Shifting stories, multiple suspects and a missing 4-year-old child with autism: all elements that complicated a case involving an AMBER Alert issued in Connecticut on June 1, 2021. It all began when the mother of the boy asked her brother to babysit.
While babysitting, the uncle said a family friend and known drug addict asked to borrow his car and take the child out but he refused. He called his sister at 11:20 a.m. after he woke up from a nap and told her his car and the child were gone.
The boy’s mother called the Middletown Police Department and reported her son had been missing for 23 hours. Middletown officers requested an AMBER Alert at 6:00 p.m. The alert was approved by the Connecticut State Police 20 minutes later and the child abduction alert was issued at 7:52 p.m.
The alert provided details about the alleged abduction to all state troopers, broadcasters and the public. The alert was also posted on social media, electronic highway signs and a message distributed by the National Center for Missing & Exploited Children (NCMEC).
At 8:15 p.m., a Be On the Lookout (BOLO) message was disseminated to local law enforcement agencies and the License Plate Reader (LPR) system was activated. The agency also notified the FBI and state police in New York, Rhode Island, Massachusetts and New Jersey.
Authorities discovered the missing vehicle was captured on camera heading south on the Berlin turnpike earlier in the afternoon. They also found the suspect’s cellphone pinging that evening near Wethersfield, Connecticut. Two different citizens called 911 and reported seeing the suspect’s vehicle at a motel in Wethersfield.
Officers found the vehicle but it was empty. A woman at the motel told police she saw two people running into the woods. A K9 officer and police dog began a search and found the suspect and her husband covered in mud.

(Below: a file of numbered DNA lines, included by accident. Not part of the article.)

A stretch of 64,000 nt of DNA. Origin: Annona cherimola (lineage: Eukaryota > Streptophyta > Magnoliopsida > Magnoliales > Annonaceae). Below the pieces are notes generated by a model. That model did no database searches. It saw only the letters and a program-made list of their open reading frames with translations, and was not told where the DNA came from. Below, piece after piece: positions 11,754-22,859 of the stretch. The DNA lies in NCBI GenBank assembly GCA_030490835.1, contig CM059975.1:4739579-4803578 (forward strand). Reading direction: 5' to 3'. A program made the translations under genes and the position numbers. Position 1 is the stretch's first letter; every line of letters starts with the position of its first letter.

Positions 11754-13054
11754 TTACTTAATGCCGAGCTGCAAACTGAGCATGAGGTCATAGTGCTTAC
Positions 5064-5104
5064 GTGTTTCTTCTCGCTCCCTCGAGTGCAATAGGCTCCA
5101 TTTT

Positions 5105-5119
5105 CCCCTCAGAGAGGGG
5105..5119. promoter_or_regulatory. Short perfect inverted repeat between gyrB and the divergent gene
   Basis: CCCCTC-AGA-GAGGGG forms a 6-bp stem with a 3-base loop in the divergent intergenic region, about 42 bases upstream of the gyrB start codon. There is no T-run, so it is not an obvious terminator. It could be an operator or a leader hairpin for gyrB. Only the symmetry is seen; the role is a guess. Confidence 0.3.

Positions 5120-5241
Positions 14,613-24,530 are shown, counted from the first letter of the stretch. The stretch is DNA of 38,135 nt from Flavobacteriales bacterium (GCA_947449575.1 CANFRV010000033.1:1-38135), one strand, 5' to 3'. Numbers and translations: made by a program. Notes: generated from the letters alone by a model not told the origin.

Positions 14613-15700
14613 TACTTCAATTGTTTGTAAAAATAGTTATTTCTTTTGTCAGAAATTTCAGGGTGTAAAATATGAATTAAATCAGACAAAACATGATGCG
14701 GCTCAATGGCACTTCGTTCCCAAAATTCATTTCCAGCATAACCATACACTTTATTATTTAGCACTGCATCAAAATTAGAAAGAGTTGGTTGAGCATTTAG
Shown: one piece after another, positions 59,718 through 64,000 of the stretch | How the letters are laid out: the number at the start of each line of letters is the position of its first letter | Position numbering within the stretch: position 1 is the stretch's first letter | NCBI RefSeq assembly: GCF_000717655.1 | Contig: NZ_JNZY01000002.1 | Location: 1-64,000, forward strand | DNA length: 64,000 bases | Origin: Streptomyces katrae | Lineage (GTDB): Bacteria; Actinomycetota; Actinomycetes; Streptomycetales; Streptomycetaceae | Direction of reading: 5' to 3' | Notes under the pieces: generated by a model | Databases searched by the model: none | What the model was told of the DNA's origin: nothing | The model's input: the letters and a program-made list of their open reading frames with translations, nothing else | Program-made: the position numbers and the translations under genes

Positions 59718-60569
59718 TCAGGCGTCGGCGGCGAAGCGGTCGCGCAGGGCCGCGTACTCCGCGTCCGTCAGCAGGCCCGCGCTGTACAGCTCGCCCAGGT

They also discovered the missing boy crying hysterically. The couple was arrested and the boy was taken to a hospital as a precaution. The case was resolved at 8:52 p.m., exactly one hour after the AMBER Alert was issued.
“The alert provided crucial information to all law enforcement agencies and the child was located in a very timely manner,” said Connecticut State Police Lieutenant and State AMBER Alert Coordinator Robert Derry. “This is just another example of the AMBER Alert system working correctly.”
According to the police report, the suspect said she asked to borrow the uncle’s car to take the boy out. She said she picked up her husband from an emergency room after he had escaped from a halfway house. The woman said they bought cocaine and started getting high with the boy in the car and in the motel room. The woman claimed the child’s uncle had given her permission to take his car and had asked her to babysit.
The uncle later admitted to police that his brother had taken him to work and that he lied to his sister about the circumstances around her son’s disappearance. On June 3, the victim’s uncle was arrested and charged with risk of injury to a child.
Lt. Derry has been a trooper with the Connecticut State Police for 27 years. He is the Commanding Officer for the Central District Major Crime Squad as well as the state AMBER Alert Coordinator. The state police agency has 930 troopers and it manages and coordinates Connecticut’s AMBER Alert program.
“We are here to serve the public in our communities every day,” added Derry. “We all take our roles and responsibilities very seriously. We work very hard to protect the public and to keep everyone safe.”